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Timothy Keller’s Lectures on Preaching at Reformed Theological Seminary in Jackson

17 Nov

Timothy Keller Preaching

Dr. Timothy Keller recently delivered the John Reed Miller Lectures on Preaching for 2014 at Reformed Theological Seminary in Jackson, MS. Listen to them below or visit their website.

Lecture 1: What is Good Preaching?




Lecture 2: Preaching to Secular People and Secularized Believers




Lecture 3: Preaching the Gospel Every Time




Lecture 4: Preaching to the Heart

J.I. Packer – What Do We Do With Our Questions About the Bible?

12 Sep

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God, then , does not profess to answer in Scripture all the questions that we, in our boundless curiosity, would like to ask about Scripture. He tells us merely as much as He sees we need to know as a basis for our life of faith . And He leaves unsolved some of the problems raised by what He tells us, in order to teach us a humble trust in His veracity. The question, therefore, that we must ask ourselves when faced with these puzzles is not, is it reasonable to imagine that this is so? but, is it reasonable to accept God’s assurance that this is so? Is it reasonable to take God’s word and believe that He has spoken the truth, even though I cannot fully comprehend what He has said? The question carries its own answer. We should not abandon faith in anything God has taught us merely because we cannot solve all the problems which it raises. Our own intellectual competence is not the test and measure of divine truth. It is not for us to stop believing because we lack understanding, but to believe in order that we may understand.

~J.I. Packer~




“Fundamentalism” and the Word of God (Grand Rapids, MI: Eerdmans, 1958), 109.

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Michael Kruger – What’s Wrong With the Historical-Critical Model of the Canon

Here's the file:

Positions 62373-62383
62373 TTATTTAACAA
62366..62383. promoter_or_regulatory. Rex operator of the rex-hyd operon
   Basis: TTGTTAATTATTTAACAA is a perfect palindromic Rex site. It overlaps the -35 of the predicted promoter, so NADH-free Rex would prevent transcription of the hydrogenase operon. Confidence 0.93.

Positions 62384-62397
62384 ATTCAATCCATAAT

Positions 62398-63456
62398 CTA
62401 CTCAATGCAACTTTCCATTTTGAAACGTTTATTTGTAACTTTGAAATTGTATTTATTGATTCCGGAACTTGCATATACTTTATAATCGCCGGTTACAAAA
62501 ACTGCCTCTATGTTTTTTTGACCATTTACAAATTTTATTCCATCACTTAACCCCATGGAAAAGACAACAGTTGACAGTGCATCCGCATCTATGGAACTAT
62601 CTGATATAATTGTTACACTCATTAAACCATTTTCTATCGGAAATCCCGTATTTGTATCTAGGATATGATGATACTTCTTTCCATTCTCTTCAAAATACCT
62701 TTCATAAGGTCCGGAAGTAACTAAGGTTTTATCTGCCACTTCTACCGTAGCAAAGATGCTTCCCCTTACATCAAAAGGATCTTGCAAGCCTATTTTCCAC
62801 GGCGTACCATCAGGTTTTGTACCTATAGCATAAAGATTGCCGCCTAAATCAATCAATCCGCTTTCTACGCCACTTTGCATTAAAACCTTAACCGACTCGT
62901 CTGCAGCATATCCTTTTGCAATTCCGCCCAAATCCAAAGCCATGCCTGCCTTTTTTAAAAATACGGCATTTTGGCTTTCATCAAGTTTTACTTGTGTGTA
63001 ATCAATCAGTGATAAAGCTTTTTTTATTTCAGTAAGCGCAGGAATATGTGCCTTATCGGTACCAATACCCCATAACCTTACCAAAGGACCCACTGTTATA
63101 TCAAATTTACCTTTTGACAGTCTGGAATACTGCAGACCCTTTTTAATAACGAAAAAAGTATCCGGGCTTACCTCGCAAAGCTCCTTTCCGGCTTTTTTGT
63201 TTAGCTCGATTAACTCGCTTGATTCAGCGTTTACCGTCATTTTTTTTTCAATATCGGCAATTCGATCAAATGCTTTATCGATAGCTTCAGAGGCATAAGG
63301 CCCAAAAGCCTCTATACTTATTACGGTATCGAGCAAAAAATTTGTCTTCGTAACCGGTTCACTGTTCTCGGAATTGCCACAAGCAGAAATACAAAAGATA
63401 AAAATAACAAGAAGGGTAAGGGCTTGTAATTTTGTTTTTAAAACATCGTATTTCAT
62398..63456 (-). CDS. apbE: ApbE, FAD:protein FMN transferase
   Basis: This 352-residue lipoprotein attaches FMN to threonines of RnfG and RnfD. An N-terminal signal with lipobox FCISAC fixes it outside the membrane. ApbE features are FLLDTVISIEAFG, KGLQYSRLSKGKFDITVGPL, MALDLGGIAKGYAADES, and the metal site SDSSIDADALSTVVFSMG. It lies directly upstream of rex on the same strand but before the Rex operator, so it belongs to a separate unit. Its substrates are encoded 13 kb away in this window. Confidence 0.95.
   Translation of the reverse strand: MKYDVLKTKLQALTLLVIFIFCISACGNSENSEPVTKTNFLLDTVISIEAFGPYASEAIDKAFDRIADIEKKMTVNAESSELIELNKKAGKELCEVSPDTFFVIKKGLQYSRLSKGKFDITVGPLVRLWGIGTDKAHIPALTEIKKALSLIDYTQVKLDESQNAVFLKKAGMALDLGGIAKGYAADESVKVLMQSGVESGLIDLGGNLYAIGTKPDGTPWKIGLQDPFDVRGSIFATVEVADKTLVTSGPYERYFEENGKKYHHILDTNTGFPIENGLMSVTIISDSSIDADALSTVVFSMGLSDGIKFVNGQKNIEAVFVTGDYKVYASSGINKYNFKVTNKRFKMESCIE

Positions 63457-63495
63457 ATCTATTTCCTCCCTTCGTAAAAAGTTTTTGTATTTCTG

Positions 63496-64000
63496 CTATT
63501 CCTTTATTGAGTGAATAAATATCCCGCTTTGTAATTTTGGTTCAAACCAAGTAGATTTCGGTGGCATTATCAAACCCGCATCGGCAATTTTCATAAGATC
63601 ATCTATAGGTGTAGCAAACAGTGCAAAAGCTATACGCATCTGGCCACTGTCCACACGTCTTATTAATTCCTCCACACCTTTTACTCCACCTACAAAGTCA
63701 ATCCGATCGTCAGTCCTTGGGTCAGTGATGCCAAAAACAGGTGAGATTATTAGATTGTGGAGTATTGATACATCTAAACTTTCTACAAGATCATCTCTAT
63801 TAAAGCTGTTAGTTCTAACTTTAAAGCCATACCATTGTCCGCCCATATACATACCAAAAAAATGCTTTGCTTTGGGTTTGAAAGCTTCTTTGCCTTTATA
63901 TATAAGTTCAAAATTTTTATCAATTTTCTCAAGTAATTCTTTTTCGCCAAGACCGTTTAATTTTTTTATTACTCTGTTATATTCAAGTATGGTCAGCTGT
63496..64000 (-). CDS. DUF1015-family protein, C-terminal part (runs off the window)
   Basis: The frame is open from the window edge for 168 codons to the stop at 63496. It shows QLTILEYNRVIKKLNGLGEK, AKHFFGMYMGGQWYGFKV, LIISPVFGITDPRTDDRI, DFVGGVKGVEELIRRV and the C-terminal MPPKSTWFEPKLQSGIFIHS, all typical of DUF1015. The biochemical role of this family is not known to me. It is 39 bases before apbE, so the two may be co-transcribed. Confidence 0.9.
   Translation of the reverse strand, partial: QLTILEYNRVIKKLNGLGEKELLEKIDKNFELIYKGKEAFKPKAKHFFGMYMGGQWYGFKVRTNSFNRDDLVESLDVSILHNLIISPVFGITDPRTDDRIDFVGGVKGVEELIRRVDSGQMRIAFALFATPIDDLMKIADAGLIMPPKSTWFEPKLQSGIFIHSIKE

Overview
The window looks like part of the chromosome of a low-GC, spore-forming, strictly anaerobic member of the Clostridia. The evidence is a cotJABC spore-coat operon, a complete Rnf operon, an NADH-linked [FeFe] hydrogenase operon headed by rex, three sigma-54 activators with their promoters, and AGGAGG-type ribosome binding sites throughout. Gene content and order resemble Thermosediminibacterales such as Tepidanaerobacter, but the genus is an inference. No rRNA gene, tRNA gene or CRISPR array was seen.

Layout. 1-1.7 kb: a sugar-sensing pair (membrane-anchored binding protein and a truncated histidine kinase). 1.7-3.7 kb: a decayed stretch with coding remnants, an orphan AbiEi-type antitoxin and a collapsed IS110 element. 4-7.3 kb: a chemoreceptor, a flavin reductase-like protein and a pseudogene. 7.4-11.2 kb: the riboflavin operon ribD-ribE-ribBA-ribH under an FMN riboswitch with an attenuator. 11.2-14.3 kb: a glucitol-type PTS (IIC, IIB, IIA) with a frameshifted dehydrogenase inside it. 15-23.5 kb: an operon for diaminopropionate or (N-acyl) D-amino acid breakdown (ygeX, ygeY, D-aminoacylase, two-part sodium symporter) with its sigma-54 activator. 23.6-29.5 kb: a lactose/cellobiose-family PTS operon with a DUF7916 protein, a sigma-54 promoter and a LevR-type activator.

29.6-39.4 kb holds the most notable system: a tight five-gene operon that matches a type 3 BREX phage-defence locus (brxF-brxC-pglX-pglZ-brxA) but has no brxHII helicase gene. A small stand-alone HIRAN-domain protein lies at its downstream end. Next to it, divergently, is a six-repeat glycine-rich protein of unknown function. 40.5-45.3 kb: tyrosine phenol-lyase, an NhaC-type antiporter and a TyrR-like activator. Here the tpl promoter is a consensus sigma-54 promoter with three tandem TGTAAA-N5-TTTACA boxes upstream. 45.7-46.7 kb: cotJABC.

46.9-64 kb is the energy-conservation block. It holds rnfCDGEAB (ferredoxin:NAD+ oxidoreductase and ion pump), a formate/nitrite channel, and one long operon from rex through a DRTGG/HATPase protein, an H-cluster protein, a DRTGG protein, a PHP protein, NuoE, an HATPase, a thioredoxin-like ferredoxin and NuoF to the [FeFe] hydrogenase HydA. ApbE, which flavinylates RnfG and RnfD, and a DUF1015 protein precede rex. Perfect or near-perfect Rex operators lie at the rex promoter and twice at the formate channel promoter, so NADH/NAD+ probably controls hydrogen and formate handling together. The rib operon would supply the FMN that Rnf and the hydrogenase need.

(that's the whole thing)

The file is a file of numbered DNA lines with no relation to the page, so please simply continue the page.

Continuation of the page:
21 Aug

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The fundamental problem with the historical- critical model is not its affirmation that the church played a role, but rather its insistence that the church played the determinative and decisive role. Quickly swept aside are any claims that these books contain any intrinsic authority that might have been a factor in their reception. The canon is instead explained as merely the result of the “contingent” choices of the church. Such an approach provides us with a merely human canon stripped of any normative or revelational authority and thereby unable to function as God’s word to his people. Thus, the historical-critical approach does not really construct a positive model of canon, per se, but rather deconstructs the canon entirely, leaving us with an empty shell of books.

Although most adherents of the historical-critical model would not likely view such a deconstruction as problematic, it does raise the ques- tion of how they establish that the canon is a solely human enterprise in the first place. How does one demonstrate this? One not only would have to rule out the possibility that these books bear intrinsic qualities that set them apart, but also would need to show that the reception of these books by the church was a purely human affair. Needless to say, such a naturalistic position would be difficult (if not impossible) to prove. Appeal could be made to evidence of human involvement in the selection of books, such as discussions and disagreements over books, diversity of early Christian book collections, the decisions of church councils, and so forth.29 But simply demonstrating some human involvement in the canonical process is not sufficient to demonstrate sole human involve- ment. The fact that proximate, human decisions played a role in the development of the canon does not rule out the possibility that ultimate, divine activity also played a role. The two are not mutually exclusive. It appears, then, that the insistence on a human-conditioned canon may not be something that can be readily proved—or even something that its adherents regularly try to prove—but is something often quietly assumed. It is less the conclusion of the historical-critical model and more its philosophical starting point.

~Michael Kruger~


Canon Revisited: Establishing the Origins and Authority of the New Testament Books (Wheaton, IL: Crossway; 2012) p. 34-35.

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Other Kruger Quotes at the Cross Quoter

Scott Oliphint – In Adam or In Christ

12 Jun
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Professor of Apologetics and Systematic Theology at Westminster Theological Seminary Philadelphia

Every person on the face of the earth is defined, in part, by his relationship to a covenant head. That is, there are two, and only two, positions that are possible for humanity, and only one of which can be actual for each person at a given time. A person is either, by nature (after the fall into sin), in Adam, in which case he is opposed to and in rebellion against God, or he is in Christ, in which case by grace a person is not guilty before God but is an heir of eternal life. This is the covenantal status of humanity, and it assumes, in each case, a relationship to God. It assumes as well the ongoing battle against evil in which God is making his enemies a footstool for Christ’s feet.